Colleen SchmidtSupervisor | CTV News Calgary

A report from a Canadian Insurance company says crashes tied to inattentiveness behind the wheel are increasing and Alberta has the highest number of distracted driving related accident claims in the country.

Aviva Canada collected data from its clients’ crashes between 2016 and 2018 and says Alberta showed a 58 percent increase in claims related to distracted driving, which is more than double the Canadian average of 23 percent.

“So we’ve seen a shocking statistic in Alberta,” said Phil Gibson, Chief Underwriting Officer, Aviva Insurance. “We took all the claims that are frequently associated with distracted driving, so rear end without skid marks that hit a stationary object, drifting across lanes and hitting something, failure to obey a stop sign, those types of things, and we’ve extrapolated that there is distracted driving going on within there.”

Gibson says 95 percent of Canadians say texting and driving by others makes them feel unsafe on the roads.

“That’s another terrible statistic. We should feel safe and certain and know that when we’re going down the road that other Canadians are looking out for each other,” he said.

Police say it takes more than enforcement to get the message across.

“People need to come to the realization that distracted driving causes all the damage, all the lives lost and all the hurt in society that impaired driving causes. The two equate to each other just like that and even though distracted driving is newer ,if you will ,than impaired driving it causes all the catastrophe that impaired driving does,”  said CPS Sgt. Dale Seddon.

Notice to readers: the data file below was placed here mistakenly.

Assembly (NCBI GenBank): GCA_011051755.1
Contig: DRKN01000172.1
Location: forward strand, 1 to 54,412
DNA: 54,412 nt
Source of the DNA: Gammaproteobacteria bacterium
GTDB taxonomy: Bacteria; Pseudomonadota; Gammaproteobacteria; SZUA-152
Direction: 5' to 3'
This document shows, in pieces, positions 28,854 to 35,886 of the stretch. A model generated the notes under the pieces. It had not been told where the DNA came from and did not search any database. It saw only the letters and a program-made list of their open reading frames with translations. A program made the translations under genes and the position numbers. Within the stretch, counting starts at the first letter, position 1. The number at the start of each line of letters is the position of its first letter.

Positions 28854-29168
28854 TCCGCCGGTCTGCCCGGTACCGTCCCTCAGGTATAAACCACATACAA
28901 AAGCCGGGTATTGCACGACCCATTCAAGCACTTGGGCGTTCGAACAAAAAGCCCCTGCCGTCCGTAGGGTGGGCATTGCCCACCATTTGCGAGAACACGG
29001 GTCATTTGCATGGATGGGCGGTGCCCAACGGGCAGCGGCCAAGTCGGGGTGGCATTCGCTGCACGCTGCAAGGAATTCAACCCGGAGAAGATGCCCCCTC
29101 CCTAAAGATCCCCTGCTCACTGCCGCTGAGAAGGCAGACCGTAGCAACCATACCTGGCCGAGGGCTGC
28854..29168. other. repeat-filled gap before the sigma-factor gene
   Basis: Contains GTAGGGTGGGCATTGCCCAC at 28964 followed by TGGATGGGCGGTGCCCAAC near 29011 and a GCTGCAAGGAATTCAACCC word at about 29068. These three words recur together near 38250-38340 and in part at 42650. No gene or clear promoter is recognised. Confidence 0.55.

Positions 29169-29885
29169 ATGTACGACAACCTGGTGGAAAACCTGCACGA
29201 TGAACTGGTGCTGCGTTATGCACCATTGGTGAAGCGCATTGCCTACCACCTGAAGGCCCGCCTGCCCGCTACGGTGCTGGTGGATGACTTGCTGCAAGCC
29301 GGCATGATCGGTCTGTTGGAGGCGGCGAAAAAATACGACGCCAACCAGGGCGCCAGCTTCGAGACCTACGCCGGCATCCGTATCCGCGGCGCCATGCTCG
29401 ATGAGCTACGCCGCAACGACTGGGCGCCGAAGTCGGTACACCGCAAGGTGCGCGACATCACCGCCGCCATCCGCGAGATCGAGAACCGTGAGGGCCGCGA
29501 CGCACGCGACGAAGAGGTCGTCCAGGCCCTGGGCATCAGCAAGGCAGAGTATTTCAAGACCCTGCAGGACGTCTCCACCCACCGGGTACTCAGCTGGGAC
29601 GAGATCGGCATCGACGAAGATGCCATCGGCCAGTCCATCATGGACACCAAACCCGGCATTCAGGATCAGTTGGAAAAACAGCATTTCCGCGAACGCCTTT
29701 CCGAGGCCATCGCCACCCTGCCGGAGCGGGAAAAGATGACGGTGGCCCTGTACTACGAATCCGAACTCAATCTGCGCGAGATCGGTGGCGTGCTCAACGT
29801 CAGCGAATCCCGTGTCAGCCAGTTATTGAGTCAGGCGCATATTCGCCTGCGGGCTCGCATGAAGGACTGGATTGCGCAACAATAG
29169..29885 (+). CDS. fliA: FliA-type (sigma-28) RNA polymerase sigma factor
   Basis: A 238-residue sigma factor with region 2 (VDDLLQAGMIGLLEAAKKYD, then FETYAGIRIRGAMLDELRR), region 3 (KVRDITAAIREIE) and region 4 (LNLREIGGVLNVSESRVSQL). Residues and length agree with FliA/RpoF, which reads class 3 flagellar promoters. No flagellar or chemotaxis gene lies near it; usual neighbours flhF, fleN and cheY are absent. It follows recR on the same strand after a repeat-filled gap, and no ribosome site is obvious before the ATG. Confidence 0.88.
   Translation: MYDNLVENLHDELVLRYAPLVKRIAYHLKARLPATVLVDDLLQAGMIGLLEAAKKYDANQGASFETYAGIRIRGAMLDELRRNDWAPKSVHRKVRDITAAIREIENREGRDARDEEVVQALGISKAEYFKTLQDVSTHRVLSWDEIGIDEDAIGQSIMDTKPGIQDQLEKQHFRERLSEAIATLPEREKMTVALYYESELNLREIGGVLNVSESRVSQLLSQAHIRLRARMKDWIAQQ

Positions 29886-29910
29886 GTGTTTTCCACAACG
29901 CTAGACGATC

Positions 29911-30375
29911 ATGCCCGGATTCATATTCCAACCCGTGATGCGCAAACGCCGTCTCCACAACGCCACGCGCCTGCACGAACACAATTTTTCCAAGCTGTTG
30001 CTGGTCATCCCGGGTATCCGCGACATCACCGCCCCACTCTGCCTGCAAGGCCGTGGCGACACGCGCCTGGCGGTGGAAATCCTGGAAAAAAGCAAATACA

Dean Lorenson started taking a bigger interest in distracted driving after he was involved in a crash.

“I think it was a Ford F-150, was just kind of rolling through and knocked me over,” he said.

Lorenson counts the number of distracted driving related tickets that are written by Calgary police and even involved his son’s Grade 3 class to help keep track.

The students counted 430 instances of distracted driving in a single month and Lorenson says people are making things worse by trying to hide the fact that they are looking at their phones while they drive.

“Actually that makes it worse because you’re really not paying attention. If your phone is up here, while you’re driving, you might be able to see but if you’re trying to hide it and looking down here, that just makes the problem worse,” he said.

Checking phones while driving or even when stopped at a traffic light is illegal and despite awareness campaigns, fines and do-not-disturb technology, it’s a behaviour that has proven challenging to change.

“I don’t think it’s going to take more laws or even technology. I think we can start influencing each other when we think about what an awesome responsibility it is driving a car and keeping each other safe to just stop allowing yourself to be distracted,” said Gibson.

The insurance company suggests planning ahead, prepping podcasts and playlists or locking away your phone.

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